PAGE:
Commit Graph

100 Commits (f5baf2630ab0cf51306bb94311e7eed84caa730d)

Author SHA1 Message Date
Michael Forney 8ca79a2993 linecmp: Handle NUL bytes properly
Test case:

if [ "$(printf 'a\na\0b' | ./sort -u)" = "$(printf 'a\na\0b')" ] ; then
	echo pass
	echo fail
2016-07-09 10:09:50 +01:00
Mattias Andrée 44a6d65832 *sum: support - when using -c
Signed-off-by: Mattias Andrée <>
2016-03-26 08:18:47 +00:00
FRIGN 515525997c Fix linecmp() to return correct values 2016-03-11 15:38:36 +00:00
FRIGN 3debc5e064 Add linecmp() 2016-03-10 08:48:09 +00:00
FRIGN 19c0ca9830 Properly increment line lenght on edge-case in getlines() 2016-03-10 08:48:09 +00:00
FRIGN eb9bda8787 Support NUL-containing lines in sort(1)
For sort(1) we need memmem(), which I imported from OpenBSD.
Inside sort(1), the changes involved working with the explicit lengths
given by getlines() earlier and rewriting some of the functions.

Now we can handle NUL-characters in the input just fine.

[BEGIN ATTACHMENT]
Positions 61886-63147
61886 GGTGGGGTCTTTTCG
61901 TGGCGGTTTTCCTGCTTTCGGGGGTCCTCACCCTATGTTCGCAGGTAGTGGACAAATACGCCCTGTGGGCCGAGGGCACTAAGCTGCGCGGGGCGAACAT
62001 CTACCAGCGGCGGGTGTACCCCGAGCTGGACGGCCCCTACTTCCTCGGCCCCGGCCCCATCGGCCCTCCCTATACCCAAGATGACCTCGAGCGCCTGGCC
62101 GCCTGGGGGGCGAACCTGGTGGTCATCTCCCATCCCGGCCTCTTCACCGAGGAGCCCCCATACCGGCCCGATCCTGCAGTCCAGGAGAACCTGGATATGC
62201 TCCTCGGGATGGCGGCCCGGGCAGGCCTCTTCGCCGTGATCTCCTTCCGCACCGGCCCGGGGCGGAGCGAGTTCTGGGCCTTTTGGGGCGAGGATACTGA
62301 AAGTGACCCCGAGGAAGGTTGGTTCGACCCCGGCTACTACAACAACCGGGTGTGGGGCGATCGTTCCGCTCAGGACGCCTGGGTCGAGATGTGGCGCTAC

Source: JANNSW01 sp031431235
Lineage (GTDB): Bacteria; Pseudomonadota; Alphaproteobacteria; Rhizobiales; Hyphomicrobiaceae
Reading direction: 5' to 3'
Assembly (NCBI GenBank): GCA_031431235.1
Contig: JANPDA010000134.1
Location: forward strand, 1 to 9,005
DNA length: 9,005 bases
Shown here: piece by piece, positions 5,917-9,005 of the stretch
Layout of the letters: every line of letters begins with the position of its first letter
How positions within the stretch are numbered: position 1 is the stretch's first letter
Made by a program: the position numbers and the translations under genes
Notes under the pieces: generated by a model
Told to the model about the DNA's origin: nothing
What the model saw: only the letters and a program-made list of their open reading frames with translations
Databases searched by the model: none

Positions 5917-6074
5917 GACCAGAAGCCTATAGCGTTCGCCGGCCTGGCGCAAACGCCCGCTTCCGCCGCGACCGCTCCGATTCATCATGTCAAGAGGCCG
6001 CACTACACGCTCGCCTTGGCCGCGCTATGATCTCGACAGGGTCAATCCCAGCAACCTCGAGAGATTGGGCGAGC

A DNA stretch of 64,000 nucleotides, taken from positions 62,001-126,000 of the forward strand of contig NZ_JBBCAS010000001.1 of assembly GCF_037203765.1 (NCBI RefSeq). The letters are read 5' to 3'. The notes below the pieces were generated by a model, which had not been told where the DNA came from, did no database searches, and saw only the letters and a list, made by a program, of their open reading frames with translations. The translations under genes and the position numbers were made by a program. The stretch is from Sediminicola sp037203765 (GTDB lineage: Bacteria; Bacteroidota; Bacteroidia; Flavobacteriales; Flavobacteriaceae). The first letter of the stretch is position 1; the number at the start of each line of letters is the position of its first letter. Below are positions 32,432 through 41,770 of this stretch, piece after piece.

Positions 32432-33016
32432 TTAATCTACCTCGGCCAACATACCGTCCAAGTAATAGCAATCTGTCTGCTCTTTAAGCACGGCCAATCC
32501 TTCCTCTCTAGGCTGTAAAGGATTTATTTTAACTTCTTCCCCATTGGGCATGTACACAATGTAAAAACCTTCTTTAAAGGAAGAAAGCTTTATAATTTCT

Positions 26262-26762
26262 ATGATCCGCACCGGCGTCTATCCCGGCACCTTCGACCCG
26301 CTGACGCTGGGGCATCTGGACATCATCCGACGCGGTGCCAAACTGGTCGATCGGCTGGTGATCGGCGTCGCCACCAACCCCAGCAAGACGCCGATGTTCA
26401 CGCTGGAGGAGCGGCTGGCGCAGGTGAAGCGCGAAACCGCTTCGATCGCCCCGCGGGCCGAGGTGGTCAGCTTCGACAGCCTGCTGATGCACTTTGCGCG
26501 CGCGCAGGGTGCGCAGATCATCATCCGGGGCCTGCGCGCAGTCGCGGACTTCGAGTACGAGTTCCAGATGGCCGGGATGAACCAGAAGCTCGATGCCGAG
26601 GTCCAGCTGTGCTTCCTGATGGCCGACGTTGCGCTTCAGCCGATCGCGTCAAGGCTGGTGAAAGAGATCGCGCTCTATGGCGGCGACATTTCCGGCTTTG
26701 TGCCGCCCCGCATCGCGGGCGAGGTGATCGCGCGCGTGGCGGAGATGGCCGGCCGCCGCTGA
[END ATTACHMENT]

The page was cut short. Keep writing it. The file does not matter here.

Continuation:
2016-03-10 08:48:09 +00:00
FRIGN e4810f1cdb Support NUL-containing lines in cols(1)
This required an architectural change in getlines() by also storing
the line length.
2016-03-10 08:48:09 +00:00
FRIGN a88906b423 Rever the strmem() addition and add a TODO element
strmem() was not very well thought out. The thing is the following:
If the string contains a zero character, we want to match it, and not
stop right there in place.

The "real" solution is to use memmem() where needed and replace all
functions that assume zero-terminated-strings from standard input, which
could lead to early string-breakoffs.
This requires a strict tracking of string lengths.
2016-02-26 09:54:46 +00:00
FRIGN 3396088666 Implement strmem() and use it in join(1)
We want our delimiters to also contain 0 characters and have them
handled gracefully.
To accomplish this, I wrote a function strmem(), which looks for a
certain, arbitrarily long memory subset in a given string.
memmem() is a GNU extension and forces you to call strlen every time.
2016-02-26 09:54:46 +00:00
Mattias Andrée a392cd475e add sha512-224sum (SHA512/224) and sha512-256sum (SHA512/256)
Signed-off-by: Mattias Andrée <>
2016-02-24 10:40:57 +00:00
Mattias Andrée ae1da536bb add sha224sum and sha384sum
Signed-off-by: Mattias Andrée <>
2016-02-24 10:15:16 +00:00
FRIGN 6adb9b8ccd Fix compilation error 2016-02-21 08:52:48 +00:00
FRIGN 70adb1252d Do a range check on the resulting octal 2016-02-21 08:52:48 +00:00
FRIGN 41a600e1b8 Allow \0ooo octal escapes
Yeah well, the old topic. POSIX allows \0123 and \123 octals in